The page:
Monday 25 April 2022

First on a Dry...


I am not sure why the above annual headline is so important to me but I guess its pretty simple really ,  I have always been and always will be a fan of dry fly fishing .  not for any snobbish reasons but simply there is something fascinating to see that moment of the take.  It is that wonderfully visual moment when your deception has been successful. As a small boy before I tasted fly fishing for trout it was always the float that was my chosen method.  On rivers trotting a float effectively is a true art when done properly,  like fly fishing it is also obviously a very visual form of fishing and one also that teaches you an understanding of watercraft and reading currents and understanding the importance of drag . There are so many similarities with fly fishing. Looking back It is 50 years since I took up my first fly rod I am afraid that since then the coarse fishing has gradually slipped away and is now simply a whim or a walk down memory lane as my recent trip with my late fathers gear in the recent blog post.

So there we are,  my first brown trout on a dry of the season on a day when there was low cold water very little fly life and a nasty cold wind. Truth is I was convinced I would not do any good on the waters surface, but I think the river just took pity on me and provided me with one small but beautifully marked rising fish that took my seals fur bodied F Fly and allowed me a moment to admire its perfection.  On the day I also managed to catch two larger but stocked fish , well they weren`t getting a photo, This river produces the most beautifully marked brown trout . The one on the front banner of the blog was from this very section of river,  that is not the largest Brown Trout I have ever caught but every time I look at the picture I recall how perfect that particular fish was .  So far this season has been very strange, the second day of the season was as warm as a summers day and when I visited the river I was greeted by many rising fish ,  trouble is they were all out of season grayling ,  since then I have caught many grayling and few trout, so it was great today to catch no grayling and just brown trout...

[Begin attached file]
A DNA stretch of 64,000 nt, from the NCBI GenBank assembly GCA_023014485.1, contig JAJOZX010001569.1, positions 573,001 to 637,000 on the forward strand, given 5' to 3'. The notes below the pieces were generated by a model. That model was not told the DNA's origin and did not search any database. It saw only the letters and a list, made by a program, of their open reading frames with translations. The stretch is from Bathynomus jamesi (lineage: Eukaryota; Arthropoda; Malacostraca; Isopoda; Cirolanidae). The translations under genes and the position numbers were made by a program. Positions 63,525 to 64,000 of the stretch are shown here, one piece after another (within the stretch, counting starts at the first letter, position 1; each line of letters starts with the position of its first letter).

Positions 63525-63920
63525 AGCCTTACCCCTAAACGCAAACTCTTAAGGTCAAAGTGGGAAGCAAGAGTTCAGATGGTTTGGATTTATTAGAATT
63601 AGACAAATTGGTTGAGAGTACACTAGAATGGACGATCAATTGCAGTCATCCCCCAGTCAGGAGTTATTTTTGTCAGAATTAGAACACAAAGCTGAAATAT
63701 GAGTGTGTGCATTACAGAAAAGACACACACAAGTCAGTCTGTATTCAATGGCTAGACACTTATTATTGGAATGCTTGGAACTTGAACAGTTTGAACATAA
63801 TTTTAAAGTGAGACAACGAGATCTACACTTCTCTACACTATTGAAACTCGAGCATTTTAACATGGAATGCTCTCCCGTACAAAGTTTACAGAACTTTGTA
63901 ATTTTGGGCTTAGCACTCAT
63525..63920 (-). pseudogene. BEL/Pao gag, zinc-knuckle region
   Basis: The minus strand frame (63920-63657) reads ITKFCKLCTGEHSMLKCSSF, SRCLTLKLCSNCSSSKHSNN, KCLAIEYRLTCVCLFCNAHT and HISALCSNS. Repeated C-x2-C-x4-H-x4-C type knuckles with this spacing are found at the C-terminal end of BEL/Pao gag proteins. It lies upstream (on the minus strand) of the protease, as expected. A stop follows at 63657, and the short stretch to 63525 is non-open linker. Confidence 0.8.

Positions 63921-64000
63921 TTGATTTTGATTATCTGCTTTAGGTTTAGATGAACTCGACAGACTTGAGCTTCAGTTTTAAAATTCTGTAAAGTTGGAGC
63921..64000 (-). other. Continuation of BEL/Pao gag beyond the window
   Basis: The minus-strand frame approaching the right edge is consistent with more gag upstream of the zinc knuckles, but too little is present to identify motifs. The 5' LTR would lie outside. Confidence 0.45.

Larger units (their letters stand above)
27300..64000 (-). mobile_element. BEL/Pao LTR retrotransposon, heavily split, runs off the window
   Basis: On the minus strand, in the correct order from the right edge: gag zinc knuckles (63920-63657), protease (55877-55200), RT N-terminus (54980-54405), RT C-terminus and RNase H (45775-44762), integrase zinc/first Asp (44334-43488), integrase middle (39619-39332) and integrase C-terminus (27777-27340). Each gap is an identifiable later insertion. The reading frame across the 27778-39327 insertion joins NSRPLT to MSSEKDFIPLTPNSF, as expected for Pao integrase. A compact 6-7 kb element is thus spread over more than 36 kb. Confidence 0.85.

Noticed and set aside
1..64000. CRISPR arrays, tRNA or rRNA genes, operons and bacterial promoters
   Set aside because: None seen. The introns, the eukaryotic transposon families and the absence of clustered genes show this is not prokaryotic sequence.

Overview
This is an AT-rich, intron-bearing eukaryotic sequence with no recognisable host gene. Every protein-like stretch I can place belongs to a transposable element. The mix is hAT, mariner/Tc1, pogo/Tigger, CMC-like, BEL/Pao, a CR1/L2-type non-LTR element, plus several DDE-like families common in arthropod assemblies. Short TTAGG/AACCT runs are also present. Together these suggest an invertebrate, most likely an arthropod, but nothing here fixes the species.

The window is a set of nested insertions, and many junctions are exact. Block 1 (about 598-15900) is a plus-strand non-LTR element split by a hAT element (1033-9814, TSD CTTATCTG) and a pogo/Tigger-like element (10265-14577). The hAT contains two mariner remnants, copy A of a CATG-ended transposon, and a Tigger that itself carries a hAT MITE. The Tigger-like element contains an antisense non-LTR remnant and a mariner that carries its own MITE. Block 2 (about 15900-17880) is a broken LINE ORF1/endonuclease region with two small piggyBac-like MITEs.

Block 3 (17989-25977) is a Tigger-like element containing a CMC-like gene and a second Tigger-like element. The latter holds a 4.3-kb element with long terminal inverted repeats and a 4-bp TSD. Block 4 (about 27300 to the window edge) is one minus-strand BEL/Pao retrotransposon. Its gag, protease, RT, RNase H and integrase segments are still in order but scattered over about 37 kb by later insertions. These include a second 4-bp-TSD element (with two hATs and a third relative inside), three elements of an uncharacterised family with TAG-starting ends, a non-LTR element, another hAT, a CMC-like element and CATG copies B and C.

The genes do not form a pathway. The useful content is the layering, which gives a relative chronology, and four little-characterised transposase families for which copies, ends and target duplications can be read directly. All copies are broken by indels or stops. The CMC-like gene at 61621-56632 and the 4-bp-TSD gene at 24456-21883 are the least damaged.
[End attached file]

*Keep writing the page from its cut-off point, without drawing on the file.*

The signs of Spring are now well established this tiny island hosted a swan every year when I last fished this section of the river which is actually around ten years ago .  I was amused to thumb back through the catch return back and see my reports still there from all that time ago.  As I stood to take the photo below I recall that many years ago I was sat there having a doze and break and became aware of an agitated buzzing ,  my hearing is pretty poor and it took a while to register that I was sat on the hole to a very large wasps nest . I moved carefully and slowly and managed to avoid stings .  Moving slowly was something I learned as a coarse angler when digging out nests for wasp grubs . I also remember how effective dry cleaning fluid aerosols were as a first line of defence. 

The river is looking pristine at the moment although the signs from the feeder streams are showing low flows already. Without some serious rain in the next few months it will be a very low river indeed by mid summer.

The smell of wild Garlic was pretty overpowering as I walked through it making my way upstream.  It is one of those evocative things that gives a strong sense of time and place ,  it also makes a damn fine soup with a suitable chicken stock. 

long time readers of the blog will recognise this view ,  it hasn`t changed it is still a beautiful river.

Constable Wallop Brook

 I picked this rod up at the Grayling Society Auction at the last Symposium. What a cracking little rod !!! . I am getting increasingly fond...